Discussion: The patient presents the following major criteria for diagnosis: neurological congenial deafness, heterochromic iris, first degree relative affected. Assertive and precocious diagnosis allows audiological intervention with cochlear implants and excellent prognosis with audiological rehabilitation.
    Final comments: Waardenburg Syndrome is a rare disease and with great importance particularly in pediatric population because precocious intervention has a great impact in the patient's life quality.
    Kenneth W. Kross* and Jos M.A. de Jong
    Objective: Total laryngectomy is often performed as salvage therapy after loco-regional radiotherapy for larynx carcinomas. A well known long-term postoperative complication is stenosis of the proximal oesophagus. A better passage can be obtained by dilatation of the stenosis by using the Savary-Gilliard polivinyl-chloride bougies. Methods/Results: We present a series of 3 patients with spinal cord injury after dilatation for stenosis in the upper oesophagus. All patients were treated with dilatation using the Savary-Gilliard polivinyl-chloride bougies.
    Conclusions: This procedure which might be performed regularly in some patients might cause unexpected morbidity.
    Zrria White*, Andrew Sapthavee, Deepak Jajoo and James W. Schroeder
    Objectives: Report a rare case of obstructive fibrinous tracheal pseudomembrane (OFTP) in a pediatric patient and to present a literature review on OFTP.
    Methods: A PubMed search was conducted which revealed a total of 21 individual case reports and 6 case series of OFTP. Relevant data was collected from these publications and analyzed.
    Results: 55 patients with OFTP were identified. Age ranged from 6wk to 85yr, with mean age (± SD) of 34.34 yr (±25.6). 33 were female and 22 were male. The reason for initial intubation varied, and included trauma (n=5), altered sensorium (n=9), respiratory failure (n=15), and intubation for surgical procedure (n=21). The duration of intubation ranged from 30 minutes to 17 days, with mean duration (±SD) of 76.24 hours (±103.72). The duration from extubation until onset of symptoms was almost immediate to 2 weeks, with mean duration (±SD) of 52.30 hours (±73.51). No clear risk factor for development of OFTP was identified. Majority of patients, 45/55 (82%), were treated with bronchoscopy. Most patients, 49/55 (89%), recovered, without any sequelae, but there were few deaths, 3/55 (5%).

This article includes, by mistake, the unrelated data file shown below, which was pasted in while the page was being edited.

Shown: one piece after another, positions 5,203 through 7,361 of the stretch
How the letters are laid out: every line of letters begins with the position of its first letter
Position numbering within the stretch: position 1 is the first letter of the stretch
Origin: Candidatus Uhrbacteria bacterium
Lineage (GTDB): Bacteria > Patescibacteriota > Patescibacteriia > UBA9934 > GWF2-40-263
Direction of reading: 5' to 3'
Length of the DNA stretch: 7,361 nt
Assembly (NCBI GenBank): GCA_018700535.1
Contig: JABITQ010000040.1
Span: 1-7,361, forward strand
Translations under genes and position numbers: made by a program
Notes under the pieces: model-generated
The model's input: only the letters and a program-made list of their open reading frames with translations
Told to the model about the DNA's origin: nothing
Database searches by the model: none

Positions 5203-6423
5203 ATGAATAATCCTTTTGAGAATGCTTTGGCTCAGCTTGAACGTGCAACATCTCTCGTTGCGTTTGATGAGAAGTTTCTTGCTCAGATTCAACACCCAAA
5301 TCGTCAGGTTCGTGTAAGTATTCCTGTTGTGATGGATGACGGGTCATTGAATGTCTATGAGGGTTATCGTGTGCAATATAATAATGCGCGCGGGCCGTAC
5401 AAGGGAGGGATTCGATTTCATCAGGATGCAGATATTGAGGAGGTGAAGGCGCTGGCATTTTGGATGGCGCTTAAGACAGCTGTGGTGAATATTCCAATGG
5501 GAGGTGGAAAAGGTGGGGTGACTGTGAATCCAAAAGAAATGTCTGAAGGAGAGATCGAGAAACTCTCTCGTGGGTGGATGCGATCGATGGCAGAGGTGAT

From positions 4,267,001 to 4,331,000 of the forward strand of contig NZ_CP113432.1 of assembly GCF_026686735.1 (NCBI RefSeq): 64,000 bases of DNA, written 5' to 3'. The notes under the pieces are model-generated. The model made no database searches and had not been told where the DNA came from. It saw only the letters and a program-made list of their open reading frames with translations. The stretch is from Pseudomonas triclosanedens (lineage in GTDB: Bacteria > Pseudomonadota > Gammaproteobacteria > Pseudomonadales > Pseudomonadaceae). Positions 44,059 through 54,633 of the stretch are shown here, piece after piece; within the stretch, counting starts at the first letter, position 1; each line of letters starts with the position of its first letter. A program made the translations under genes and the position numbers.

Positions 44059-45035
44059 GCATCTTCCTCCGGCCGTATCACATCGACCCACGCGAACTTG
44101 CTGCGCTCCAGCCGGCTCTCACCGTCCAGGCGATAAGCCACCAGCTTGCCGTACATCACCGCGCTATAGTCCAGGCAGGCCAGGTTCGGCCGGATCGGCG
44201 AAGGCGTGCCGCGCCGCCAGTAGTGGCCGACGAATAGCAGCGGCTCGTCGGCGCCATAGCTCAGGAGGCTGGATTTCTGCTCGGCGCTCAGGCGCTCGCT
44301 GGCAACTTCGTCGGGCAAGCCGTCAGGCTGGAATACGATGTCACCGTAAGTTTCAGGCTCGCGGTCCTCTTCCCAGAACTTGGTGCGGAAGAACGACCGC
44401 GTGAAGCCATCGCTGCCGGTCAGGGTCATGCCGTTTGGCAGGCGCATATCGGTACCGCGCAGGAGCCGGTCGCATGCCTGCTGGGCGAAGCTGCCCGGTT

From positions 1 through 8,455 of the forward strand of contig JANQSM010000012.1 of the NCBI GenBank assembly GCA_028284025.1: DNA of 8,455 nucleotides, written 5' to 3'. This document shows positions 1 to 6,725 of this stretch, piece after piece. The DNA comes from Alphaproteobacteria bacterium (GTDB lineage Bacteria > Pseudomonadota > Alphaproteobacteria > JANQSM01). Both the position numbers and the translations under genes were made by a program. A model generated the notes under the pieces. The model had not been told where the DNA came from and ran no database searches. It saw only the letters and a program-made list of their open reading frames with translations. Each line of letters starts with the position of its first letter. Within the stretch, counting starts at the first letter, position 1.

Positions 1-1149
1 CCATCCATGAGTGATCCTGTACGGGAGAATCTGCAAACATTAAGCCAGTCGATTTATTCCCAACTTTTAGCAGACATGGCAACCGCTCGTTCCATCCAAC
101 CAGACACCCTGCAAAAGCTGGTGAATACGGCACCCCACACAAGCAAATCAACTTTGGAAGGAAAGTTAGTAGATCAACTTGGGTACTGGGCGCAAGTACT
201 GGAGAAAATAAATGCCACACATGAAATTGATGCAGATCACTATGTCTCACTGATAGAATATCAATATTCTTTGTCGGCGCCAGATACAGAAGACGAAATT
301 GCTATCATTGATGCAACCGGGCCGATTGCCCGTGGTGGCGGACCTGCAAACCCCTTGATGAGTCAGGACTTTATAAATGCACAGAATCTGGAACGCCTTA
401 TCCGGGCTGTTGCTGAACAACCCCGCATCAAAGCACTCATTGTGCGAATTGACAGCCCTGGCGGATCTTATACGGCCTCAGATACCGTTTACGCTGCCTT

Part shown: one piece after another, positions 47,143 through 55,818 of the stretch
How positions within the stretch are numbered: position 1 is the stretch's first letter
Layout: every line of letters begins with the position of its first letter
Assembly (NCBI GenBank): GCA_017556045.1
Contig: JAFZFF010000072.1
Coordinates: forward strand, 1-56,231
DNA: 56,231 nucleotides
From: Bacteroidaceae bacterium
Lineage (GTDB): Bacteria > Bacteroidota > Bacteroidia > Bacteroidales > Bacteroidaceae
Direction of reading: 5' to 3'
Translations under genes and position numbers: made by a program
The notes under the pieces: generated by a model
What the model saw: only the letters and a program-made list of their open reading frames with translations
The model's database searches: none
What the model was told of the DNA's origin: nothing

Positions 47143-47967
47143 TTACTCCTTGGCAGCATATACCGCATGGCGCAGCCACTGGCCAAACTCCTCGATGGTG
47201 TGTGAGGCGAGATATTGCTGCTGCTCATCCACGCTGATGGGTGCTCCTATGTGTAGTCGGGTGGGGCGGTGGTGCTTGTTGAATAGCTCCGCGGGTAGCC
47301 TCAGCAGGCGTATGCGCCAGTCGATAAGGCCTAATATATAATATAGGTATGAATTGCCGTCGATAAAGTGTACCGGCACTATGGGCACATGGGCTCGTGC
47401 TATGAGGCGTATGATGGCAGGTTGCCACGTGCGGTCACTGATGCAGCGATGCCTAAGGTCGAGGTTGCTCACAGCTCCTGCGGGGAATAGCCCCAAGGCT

Conclusion: OFTP is a rare, but serious and potentially life threatening cause of post extubation respiratory distress. No risk factor could be identified which may predispose to development of OFTP. Bronchoscopy confirms the diagnosis and removal of the fibrinous exudate is associated with a high rate of recovery without sequelae.
    Short Communication
    Byung In Han*, Pan-Woo Ko and Ho-Won Lee
    Tinnitus is the perception of sound without an external source, commonly stated as a “buzzing” or “ringing” in the ears. The causes of tinnitus are hearing loss, somatosensory system dysfunction, and auditory cortex lesions. In most cases, serious underlying pathologies are rare. The most common cause is hearing loss. However, hearing loss does not always lead to tinnitus, and tinnitus patients do not always have hearing loss. The first is explained by the “inhibitory gating mechanism” and the latter that all tinnitus sufferers are assumed to have some degree of hearing impairment which is not sometimes detected by standard audiological examinations. Recent popular treatments are pharmacotherapy, education, counseling, cognitive behavioral therapy, and sound therapy. The treatment goals should be aimed at symptomatic relief or the management of associated distress.